6. It’s serving no purpose – Part of the problem with team collaboration tools like Slack is the absence of an agreed purpose and means of judging value. More than half of internal communicators feel that these channels don’t have a clear purpose within their organization. Nearly two-thirds can’t demonstrate their value.

Slack + SnapComms

Slack and SnapComms can be used effectively as complementary tools, rather than competitive.

SnapComms delivers in areas that collaboration tools cannot – sending priority messages that staff need to see (such as system outage notifications, emergency alerts or internal crises) and reinforcement messages to foster behavioral change (around training or culture, for example).

The SnapComms platform provides 100% readership of internal communications – getting employee attention even when everyone’s so busy.

Using SnapComms and collaboration tools in tandem combines top-down, authoritative, trusted communications with two-way, interactive messaging.

In fact, SnapComms can be integrated with Slack message boards. The SnapComms-Slack integration allows communicators to push important messages to Slack users directly from the SnapComms Content Manager.

Combining collaboration tools with SnapComms could be used in a range of situations, such as:

  • An important company announcement is sent to all staff via SnapComms; open responses to the announcement are then monitored via Slack as an informal workplace ‘temperature check’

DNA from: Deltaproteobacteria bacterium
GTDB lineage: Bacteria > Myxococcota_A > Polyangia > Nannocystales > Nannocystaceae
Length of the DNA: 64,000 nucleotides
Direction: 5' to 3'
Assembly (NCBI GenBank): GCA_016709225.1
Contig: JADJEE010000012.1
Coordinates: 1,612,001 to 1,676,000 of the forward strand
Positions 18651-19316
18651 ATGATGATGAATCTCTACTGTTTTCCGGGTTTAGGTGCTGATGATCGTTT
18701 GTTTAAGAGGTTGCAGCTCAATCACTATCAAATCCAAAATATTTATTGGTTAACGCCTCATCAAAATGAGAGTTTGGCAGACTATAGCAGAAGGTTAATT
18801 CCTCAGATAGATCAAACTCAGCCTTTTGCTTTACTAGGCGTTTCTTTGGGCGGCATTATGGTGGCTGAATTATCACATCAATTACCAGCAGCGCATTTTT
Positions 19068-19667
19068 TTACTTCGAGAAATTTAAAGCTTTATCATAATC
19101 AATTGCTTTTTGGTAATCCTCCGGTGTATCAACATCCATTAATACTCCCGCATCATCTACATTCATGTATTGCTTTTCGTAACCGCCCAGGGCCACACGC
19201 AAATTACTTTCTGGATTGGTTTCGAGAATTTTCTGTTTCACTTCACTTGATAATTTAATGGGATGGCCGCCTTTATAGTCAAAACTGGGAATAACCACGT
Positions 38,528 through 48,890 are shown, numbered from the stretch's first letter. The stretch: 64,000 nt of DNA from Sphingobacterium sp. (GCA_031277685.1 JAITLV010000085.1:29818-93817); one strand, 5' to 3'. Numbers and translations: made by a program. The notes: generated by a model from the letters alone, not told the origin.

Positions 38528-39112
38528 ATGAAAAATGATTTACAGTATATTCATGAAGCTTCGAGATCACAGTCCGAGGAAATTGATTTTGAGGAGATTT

• IT system outages or emergency alerts are sent with high priority via SnapComms; a communications effectiveness assessment is then carried out via Slack


Team collaboration tools can fulfill a useful role in today’s workplaces, but their narrow employee messaging scope means that their optimal use is when partnered with other communication channels.

By utilizing a communications technology stack that supports your organization's needs, this helps ensure that employees on Slack are not simply slacking off. 

Internal Communications

Michael Hartland

More blogs by Michael Hartland

Michael Hartland is Content Marketing Manager at SnapComms - the market-leading provider of digital employee engagement solutions. Michael's most happy when writing. The beauty of language and the power of communication are his passions.